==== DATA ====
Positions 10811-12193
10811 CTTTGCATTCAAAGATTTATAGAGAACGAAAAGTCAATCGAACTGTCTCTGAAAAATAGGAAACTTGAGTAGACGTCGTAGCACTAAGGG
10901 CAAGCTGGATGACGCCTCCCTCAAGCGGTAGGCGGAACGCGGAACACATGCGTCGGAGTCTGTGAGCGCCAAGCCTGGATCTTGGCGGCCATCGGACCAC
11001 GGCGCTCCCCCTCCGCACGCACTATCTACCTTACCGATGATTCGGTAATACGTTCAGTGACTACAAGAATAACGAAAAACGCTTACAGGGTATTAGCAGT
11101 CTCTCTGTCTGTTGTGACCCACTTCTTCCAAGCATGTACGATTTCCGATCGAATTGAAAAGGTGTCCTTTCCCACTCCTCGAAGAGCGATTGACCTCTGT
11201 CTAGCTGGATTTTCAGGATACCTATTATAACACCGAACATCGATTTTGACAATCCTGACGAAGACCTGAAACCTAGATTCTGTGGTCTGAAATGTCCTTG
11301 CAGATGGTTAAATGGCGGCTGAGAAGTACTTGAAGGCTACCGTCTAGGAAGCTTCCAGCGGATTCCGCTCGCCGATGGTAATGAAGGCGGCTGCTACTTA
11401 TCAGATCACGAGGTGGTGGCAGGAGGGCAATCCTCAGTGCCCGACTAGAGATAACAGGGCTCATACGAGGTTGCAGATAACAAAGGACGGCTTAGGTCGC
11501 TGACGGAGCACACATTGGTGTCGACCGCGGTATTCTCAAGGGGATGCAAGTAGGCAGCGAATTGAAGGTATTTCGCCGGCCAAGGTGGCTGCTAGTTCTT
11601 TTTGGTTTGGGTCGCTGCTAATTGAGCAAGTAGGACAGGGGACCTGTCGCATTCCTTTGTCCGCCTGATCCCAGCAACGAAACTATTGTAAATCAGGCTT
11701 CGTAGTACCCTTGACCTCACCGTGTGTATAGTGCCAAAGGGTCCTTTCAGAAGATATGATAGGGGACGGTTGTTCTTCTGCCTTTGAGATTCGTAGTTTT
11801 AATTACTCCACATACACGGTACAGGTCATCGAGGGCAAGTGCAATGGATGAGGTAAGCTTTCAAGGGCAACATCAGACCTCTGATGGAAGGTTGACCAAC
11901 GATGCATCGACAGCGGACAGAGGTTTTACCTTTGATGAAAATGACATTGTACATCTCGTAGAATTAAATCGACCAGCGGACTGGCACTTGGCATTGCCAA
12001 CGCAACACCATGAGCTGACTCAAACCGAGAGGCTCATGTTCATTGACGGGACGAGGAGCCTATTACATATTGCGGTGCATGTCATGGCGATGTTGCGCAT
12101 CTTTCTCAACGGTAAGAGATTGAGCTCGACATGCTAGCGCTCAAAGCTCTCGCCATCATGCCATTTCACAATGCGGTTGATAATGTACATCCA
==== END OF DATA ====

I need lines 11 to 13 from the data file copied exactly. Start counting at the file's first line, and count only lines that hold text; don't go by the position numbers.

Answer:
11701 CGTAGTACCCTTGACCTCACCGTGTGTATAGTGCCAAAGGGTCCTTTCAGAAGATATGATAGGGGACGGTTGTTCTTCTGCCTTTGAGATTCGTAGTTTT
11801 AATTACTCCACATACACGGTACAGGTCATCGAGGGCAAGTGCAATGGATGAGGTAAGCTTTCAAGGGCAACATCAGACCTCTGATGGAAGGTTGACCAAC
11901 GATGCATCGACAGCGGACAGAGGTTTTACCTTTGATGAAAATGACATTGTACATCTCGTAGAATTAAATCGACCAGCGGACTGGCACTTGGCATTGCCAA